U.S. Pat. No. 6,215,036 discloses a process for producing isobutene from a C4 olefinic hydrocarbon cut containing isobutene as well as but-1-ene and but-2-enes. The process comprises passing the hydrocarbon cut into a distillation zone associated with a hydroisomerization reaction zone, wherein the hydroisomerization zone is at least partly external to the distillation zone. The hydroisomerization zone selectively converts the but-1-ene into but-2-enes, which can be separated from the isobutene in the distillation zone.
International Patent Publication Number 01/46095 discloses a process for producing trimethylpentenes by selectively dimerizing isobutene in a C4 olefinic feedstock containing isobutene and n-butenes over a zeolite beta catalyst.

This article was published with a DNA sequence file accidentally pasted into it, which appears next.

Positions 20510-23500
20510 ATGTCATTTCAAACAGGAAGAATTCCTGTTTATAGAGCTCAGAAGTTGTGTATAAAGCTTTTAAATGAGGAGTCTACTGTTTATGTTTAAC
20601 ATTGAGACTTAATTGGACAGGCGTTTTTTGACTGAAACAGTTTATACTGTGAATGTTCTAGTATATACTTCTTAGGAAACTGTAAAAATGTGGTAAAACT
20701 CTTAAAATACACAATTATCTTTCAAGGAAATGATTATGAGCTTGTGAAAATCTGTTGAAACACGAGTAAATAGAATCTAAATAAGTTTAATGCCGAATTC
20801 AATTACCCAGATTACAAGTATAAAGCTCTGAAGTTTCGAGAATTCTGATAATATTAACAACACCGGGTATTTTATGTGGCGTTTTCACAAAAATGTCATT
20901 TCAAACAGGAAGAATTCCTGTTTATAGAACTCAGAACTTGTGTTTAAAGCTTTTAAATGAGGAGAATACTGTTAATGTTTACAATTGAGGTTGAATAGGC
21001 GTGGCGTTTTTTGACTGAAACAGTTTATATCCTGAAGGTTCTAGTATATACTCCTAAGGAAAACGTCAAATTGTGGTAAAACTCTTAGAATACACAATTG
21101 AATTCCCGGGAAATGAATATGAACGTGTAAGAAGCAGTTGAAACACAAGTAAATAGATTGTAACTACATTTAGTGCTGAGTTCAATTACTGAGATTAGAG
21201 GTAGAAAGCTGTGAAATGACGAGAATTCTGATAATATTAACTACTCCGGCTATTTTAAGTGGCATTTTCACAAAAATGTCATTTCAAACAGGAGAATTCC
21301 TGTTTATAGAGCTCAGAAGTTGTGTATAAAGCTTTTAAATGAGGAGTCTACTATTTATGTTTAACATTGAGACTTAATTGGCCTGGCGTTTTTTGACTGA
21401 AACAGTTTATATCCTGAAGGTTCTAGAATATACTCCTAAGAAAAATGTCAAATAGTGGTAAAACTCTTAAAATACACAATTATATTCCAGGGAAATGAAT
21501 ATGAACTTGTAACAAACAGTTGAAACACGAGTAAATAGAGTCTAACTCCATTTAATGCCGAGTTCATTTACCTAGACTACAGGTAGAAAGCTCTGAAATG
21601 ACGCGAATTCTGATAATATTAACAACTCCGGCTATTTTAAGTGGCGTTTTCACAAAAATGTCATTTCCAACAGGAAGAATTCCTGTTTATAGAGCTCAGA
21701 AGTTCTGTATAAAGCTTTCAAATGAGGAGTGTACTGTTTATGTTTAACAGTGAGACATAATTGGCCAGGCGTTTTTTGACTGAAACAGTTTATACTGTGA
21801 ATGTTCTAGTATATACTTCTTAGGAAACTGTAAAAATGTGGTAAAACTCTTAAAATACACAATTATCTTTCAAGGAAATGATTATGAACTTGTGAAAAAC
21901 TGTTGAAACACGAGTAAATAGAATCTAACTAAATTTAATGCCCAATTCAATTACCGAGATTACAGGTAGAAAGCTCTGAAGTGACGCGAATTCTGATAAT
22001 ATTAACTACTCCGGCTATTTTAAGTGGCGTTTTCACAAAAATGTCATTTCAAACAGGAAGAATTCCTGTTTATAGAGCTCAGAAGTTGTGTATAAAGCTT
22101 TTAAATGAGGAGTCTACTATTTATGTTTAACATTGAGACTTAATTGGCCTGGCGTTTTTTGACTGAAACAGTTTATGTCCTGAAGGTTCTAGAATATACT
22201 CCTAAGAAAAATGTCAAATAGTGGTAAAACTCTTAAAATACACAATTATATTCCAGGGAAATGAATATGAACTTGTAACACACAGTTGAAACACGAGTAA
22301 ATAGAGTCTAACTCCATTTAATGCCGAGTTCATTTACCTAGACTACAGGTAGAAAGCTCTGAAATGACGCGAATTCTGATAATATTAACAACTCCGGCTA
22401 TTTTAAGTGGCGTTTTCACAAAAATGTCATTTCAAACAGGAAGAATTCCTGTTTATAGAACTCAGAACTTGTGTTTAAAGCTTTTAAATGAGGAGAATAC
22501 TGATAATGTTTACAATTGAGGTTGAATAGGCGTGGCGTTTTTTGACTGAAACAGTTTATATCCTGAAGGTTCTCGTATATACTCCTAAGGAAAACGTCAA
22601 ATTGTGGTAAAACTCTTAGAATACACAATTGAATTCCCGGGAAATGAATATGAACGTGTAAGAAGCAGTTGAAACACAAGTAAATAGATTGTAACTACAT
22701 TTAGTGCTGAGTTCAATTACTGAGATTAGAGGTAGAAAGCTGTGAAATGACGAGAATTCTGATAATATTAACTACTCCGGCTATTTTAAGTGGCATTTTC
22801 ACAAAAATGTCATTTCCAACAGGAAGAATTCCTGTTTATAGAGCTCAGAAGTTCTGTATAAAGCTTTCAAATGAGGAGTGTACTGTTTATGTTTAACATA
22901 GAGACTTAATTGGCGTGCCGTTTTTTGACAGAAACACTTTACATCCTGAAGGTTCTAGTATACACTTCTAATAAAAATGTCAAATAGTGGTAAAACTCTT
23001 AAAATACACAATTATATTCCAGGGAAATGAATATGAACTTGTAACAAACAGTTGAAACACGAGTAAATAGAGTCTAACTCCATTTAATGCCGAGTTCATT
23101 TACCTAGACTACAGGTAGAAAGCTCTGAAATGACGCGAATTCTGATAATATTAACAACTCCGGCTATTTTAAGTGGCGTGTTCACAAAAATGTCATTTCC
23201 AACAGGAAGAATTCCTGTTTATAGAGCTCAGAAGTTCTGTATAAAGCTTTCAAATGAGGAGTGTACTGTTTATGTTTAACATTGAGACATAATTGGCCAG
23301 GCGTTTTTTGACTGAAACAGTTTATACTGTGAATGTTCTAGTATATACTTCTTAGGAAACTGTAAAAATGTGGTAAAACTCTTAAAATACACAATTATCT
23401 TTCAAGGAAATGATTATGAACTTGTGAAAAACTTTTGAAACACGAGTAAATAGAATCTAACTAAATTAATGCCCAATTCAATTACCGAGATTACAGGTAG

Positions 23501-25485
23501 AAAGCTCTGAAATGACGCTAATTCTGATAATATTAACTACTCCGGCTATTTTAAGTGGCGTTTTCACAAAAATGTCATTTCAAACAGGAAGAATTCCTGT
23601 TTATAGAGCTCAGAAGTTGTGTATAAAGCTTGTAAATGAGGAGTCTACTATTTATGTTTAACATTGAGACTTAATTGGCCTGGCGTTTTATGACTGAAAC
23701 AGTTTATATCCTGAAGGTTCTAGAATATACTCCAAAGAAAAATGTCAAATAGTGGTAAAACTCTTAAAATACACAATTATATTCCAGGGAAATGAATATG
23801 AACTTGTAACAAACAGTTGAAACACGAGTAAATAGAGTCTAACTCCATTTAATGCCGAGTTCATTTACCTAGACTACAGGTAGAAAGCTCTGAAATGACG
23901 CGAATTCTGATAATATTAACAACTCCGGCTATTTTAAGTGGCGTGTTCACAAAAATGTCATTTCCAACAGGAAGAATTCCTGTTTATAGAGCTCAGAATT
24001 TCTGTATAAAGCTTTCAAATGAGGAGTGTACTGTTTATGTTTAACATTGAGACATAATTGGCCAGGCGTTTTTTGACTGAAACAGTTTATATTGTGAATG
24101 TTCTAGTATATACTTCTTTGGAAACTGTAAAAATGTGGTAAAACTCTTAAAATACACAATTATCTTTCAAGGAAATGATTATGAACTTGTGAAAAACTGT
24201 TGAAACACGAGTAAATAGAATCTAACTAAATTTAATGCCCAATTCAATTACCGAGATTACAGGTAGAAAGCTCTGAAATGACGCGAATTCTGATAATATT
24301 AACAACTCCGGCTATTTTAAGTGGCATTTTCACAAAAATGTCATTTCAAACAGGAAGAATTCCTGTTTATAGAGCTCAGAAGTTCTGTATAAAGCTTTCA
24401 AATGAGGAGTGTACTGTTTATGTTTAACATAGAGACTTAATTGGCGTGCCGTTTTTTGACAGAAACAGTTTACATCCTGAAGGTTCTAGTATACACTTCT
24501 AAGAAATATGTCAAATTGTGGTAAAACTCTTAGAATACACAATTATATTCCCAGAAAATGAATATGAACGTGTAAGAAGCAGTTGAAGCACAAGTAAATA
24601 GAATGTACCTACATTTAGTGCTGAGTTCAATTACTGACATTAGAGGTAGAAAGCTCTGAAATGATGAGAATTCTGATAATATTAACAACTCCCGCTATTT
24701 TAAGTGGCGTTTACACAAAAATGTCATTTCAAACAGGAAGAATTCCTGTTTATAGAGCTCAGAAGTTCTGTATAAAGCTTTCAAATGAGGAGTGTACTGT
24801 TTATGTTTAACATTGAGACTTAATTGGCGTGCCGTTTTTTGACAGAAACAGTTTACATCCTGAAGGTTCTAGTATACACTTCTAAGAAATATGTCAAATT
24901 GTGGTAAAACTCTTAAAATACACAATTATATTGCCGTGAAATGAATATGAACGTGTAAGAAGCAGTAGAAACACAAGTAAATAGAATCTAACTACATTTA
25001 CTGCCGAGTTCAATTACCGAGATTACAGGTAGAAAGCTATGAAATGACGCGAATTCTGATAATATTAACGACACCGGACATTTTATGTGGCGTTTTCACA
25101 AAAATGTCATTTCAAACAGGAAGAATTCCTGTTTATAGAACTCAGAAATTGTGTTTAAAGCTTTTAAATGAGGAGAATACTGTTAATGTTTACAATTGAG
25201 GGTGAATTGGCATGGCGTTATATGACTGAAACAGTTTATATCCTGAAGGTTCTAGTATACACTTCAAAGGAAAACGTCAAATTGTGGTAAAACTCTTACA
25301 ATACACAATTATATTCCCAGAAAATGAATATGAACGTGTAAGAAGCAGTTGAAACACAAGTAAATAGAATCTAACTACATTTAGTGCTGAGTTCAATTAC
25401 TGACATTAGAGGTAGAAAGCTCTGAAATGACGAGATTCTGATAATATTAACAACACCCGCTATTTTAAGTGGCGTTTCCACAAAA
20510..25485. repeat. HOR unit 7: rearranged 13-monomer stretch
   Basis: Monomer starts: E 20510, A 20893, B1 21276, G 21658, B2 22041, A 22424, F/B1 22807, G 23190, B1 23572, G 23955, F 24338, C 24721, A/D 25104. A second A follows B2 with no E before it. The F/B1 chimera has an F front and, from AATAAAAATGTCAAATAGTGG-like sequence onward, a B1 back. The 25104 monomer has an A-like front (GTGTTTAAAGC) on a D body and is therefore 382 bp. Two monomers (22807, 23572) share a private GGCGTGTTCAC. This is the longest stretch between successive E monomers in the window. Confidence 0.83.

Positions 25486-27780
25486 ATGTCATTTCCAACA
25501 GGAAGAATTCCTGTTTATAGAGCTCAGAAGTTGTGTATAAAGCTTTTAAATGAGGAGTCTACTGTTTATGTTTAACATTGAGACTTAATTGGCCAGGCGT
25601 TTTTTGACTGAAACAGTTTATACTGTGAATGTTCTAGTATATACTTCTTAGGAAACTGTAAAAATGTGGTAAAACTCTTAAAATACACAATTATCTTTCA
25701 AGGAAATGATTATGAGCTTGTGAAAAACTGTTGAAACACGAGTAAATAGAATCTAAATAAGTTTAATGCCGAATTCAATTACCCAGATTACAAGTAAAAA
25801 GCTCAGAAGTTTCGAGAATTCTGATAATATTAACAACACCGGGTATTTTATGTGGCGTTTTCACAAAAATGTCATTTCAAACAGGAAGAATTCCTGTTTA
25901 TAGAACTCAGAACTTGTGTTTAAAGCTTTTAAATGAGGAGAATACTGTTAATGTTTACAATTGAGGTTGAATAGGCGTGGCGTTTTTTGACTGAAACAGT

U.S. Patent Application Publication No. 2002/0002316 discloses a process for the production of high octane number hydrocarbons by the selective dimerization of isobutene in a hydrocarbon cut having a linear olefin/isobutene ratio >3 over an acid catalyst, such as phosphoric acid, cationic exchange acid resins, liquid acids such as H2SO4, sulfonic acid derivatives, silica-aluminas, mixed oxides, zeolites, and fluorinated and chlorinated aluminas.
U.S. Patent Application Publication No. 2002/0128528 discloses a process for selectively removing acetylene compounds from the effluent of a steam cracker comprising passing the effluent into a distillation zone associated with a hydrogenation reaction zone external to the distillation zone. The acetylene compounds are converted to olefins and oligomers in the hydrogenation reaction zone and the oligomers are withdrawn as heavies from the distillation zone.
According to one aspect of the present invention, there is provided a process for selectively removing isobutene and butadiene from a stream, in particular a C4 olefinic stream, the process comprising contacting the stream with a hydrogenation catalyst to hydrogenate butadiene and an oligomerization catalyst to oligomerize isobutene.